Sep 03, 2020
School Clubs: What’s the Deal?

Having to juggle SAT and ACT prep, AP classes, fine arts and athletics, community service, and jobs definitely puts a strain on high school students. With so much already on their plates, should students still take part in school clubs? How much emphasis do colleges place on school clubs? In this article, we take a look at the pros and cons of being a member of school clubs, as well as our take on what you can do to maintain a steady yet sensible schedule.

What school clubs are available to me?

Of course, this depends on what school you attend! Whereas some schools have a limited number of clubs, others have hundreds – yes, hundreds – of them. At the least, most high schools contain a Student Council and an NHS (National Honor Society) program. As these programs are highly esteemed by college admissions officers, it wouldn’t hurt to join one (or both!) if you have the time. 

Because there are so many clubs to choose from, make sure to spend a week or two “previewing” different ones to see which ones you like before you commit to them. Hop in to meetings to see what the atmosphere is like, what kind of requirements you must meet, and how many other participants there are. In the end, what matters most is that you join a club (or clubs) with a cause that you are passionate about. 

Can I start a school club?

Many high schools allow their students to start clubs if they can find a sponsor and get permission from the school principal. However, I would recommend that you only start an official school club if you have a justifiable purpose. A “movie-watching club,” for example, would not have as much value to colleges as a club designed to raise funds for people in need.

Also, keep in mind that most school clubs already have programs that support (almost) every cause. In my school, for instance, the Environmental Club has monthly community clean-up events, the Make-A-Wish club raises donations for young children in hospitals, the Pencils of Promise club hosts fundraisers to help build schools, and the Computer Science club competes in statewide and national competitions – the list goes on! If you want to start a club, make sure that there isn’t already another club doing what you want to do.

How many clubs should I join?

Although every student has a different schedule, I would generally recommend joining three to four clubs. This is because joining every club your school has to offer – and participating fully in all of them – is guaranteed to drain you out. Because most clubs have a certain number of activities, points, or hours you must meet to be considered an official member, you must be able to devote the time to achieve these requirements.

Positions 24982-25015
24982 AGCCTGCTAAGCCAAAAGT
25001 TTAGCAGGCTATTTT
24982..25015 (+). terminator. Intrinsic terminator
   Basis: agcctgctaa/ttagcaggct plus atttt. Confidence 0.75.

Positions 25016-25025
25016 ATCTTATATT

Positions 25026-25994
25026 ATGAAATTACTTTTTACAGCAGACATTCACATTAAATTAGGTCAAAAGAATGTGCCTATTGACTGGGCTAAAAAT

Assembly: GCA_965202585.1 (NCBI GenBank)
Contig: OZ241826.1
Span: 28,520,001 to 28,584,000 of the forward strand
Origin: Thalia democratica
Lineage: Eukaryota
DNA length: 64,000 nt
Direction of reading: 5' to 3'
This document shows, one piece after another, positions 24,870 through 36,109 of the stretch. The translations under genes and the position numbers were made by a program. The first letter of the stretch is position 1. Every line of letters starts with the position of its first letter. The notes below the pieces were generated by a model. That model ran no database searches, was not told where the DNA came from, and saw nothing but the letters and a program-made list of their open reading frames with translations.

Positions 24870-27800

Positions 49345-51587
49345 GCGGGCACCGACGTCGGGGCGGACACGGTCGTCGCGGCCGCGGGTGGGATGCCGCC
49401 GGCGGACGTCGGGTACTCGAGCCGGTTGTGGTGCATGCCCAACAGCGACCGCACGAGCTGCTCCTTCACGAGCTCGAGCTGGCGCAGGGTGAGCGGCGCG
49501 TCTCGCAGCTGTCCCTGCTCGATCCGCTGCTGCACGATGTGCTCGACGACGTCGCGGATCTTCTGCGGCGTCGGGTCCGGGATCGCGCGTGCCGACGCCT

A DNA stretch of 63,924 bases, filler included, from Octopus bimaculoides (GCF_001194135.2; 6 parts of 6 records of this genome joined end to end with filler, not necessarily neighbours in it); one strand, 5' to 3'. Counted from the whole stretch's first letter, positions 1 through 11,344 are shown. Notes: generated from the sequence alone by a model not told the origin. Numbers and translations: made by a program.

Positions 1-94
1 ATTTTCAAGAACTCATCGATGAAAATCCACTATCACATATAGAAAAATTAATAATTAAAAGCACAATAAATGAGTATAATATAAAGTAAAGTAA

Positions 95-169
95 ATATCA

Think of it this way. Let’s say Brian is a member of the Make-A-Wish Club, HOSA (Health Occupations Students of America), and Spanish National Honor Society. For these clubs, he must attend football games each week to raise money, volunteer at school cultural fairs, and study for frequent health-related competitions. Brian already has quite a lot to do – and he’s only in three clubs! For this reason, make sure you know exactly what is expected of you before you join a club so that you can plan your time accordingly.

Which is better, quality or quantity?

Quality! We highly advise against joining new clubs each year and leaving the previous ones behind. What colleges look for is consistency – rather than taking part in 12 different clubs (3 each year), you should remain in fewer clubs over the course of all four years of high school. This shows college admissions officers that you were dedicated to a certain cause throughout high school rather than just for a short period of time. On the surface, being a member of a hundred clubs may look great on your résumé, but it means little if you barely participated in each of them.

Do colleges look at participation in school clubs?

They certainly do, but your acceptance into college does not depend on how many clubs you are a part of. Your main focus should be on your grades and on performing well in your classes. Typically, everything else – clubs, extracurriculars, jobs, etc. – comes second. So, it would be in your best interest to join a few clubs if your schedule can handle it. If not, don’t sweat it, because there are plenty of other things that you can do to impress admissions officers!

What if I held an office in a club? Would colleges take that into consideration?

Yes, depending on the club. Holding an office indicates to college admissions officers that you possess leadership skills, or that you’re good at organizing, speaking, or even helping others. Although it is virtually impossible for every student to hold an office – there aren’t that many clubs! – you should run in an election when given the chance. Being an officer is a great opportunity to not only prove yourself as a leader, but also to do something noteworthy for your school. It’s a win-win!

So, here’s the big takeaway: Join school clubs with causes that you hold close to you, but don’t overwhelm yourself by thinking that you need to join every club out there. Be consistent with your participation, and only do what you can handle. And remember to relax and enjoy yourself along the way! Don’t just join clubs with the mindset that you have to; instead, join because you want to. By doing so, you’ll be able to have the experience of achieving something great with your peers – and the rewards will be evident.

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